How to Deliver a Pitch to Investors: Tips for Aspiring Entrepreneurs
One of the most crucial skills for any aspiring entrepreneur to learn is how to pitch to investors. Regardless of industry, acquiring funding and being able to convince investors to put money into the company is the lifeblood of a new venture.
How to deliver a pitch to investors as an aspiring entrepreneur
As an entrepreneur and founder of Cress Health, a company that creates digital technologies such as Callie to help individuals enhance their mental wellness, I’ve had to pitch to countless investors and funding organizations over the years. Here are some of the things that I’ve learned about how to deliver a successful pitch to investors.
Practice your pitch by running through your investor pitch deck
We’ve all heard the cliché “practice makes perfect,” but in this case it’s true. Especially for first time presenters, pitching to a panel of investors can be a nerve-wracking and anxiety inducing experience. One of the best ways to calm these nerves is to adequately prepare for the presentation by practicing your pitch in advance. Although you shouldn’t come across as rehearsed, practice also helps you have a clearer delivery, as it often helps cut down the incidence of filler words such as “um” and “like” that can detract from the main message of the presentation. Make sure to run through your investor pitch deck as many times as you need to feel comfortable.
Seek feedback from business-minded mentors
After you’ve practiced your pitch on your own and feel confident with your delivery, it’s helpful to practice in front of trusted mentors and get their feedback on your pitch. Feedback from mentors is a great way to gauge if what you’re saying is clear to others. Often, something that makes sense to you as you’re speaking might be difficult for your audience to understand. This can be especially true when you’re describing the product or service that your business offers.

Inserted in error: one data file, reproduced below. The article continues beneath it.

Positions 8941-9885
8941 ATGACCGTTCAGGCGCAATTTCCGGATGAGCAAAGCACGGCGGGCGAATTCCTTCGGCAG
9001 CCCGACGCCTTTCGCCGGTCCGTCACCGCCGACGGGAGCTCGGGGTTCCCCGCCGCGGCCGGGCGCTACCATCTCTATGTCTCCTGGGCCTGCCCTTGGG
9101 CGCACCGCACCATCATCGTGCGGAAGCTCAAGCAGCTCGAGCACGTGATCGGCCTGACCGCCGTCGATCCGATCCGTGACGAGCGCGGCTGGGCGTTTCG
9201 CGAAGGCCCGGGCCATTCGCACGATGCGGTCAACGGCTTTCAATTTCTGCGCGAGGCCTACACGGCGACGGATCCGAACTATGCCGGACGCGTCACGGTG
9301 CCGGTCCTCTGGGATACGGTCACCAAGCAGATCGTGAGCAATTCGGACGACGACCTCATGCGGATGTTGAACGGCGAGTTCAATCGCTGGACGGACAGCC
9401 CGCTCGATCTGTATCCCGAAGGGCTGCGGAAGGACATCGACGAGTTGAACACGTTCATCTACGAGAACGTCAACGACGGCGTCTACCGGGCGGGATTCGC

For example, when I described the digital wellness application that I was building during my first pitch, I repeatedly said the phrase “chat-based support.” It was with the feedback from mentors such as Chris Lopinto, entrepreneur in residence at Hofstra’s Center for Entrepreneurship; Liz Malone, assistant director at Brown’s Nelson Center for Entrepreneurship; and Hamzah Ansari, lecturer in Entrepreneurship at Brown, along with my co-founder Justin Kim, that I realized this phrasing was extremely ambiguous. Based on this feedback, I was able to elevate my entire pitch by crafting a more in-depth description that clearly explained what my product did and why it was valuable.
Pay attention to your slide deck
What you say during your pitch is important, but the slide deck you present with is just as important. Like your verbal pitch, the most important aspect of any slide deck is clarity. Although it should be aesthetic and visually pleasing, it shouldn’t be overly distracting. You want your audience to be listening to what you’re saying, not concentrating on what you have written on your slides. Because of this, it’s also wise to avoid full sentences or lengthy blocks of text on your slides. A couple of bullet points along with a few meaningful graphics will suffice.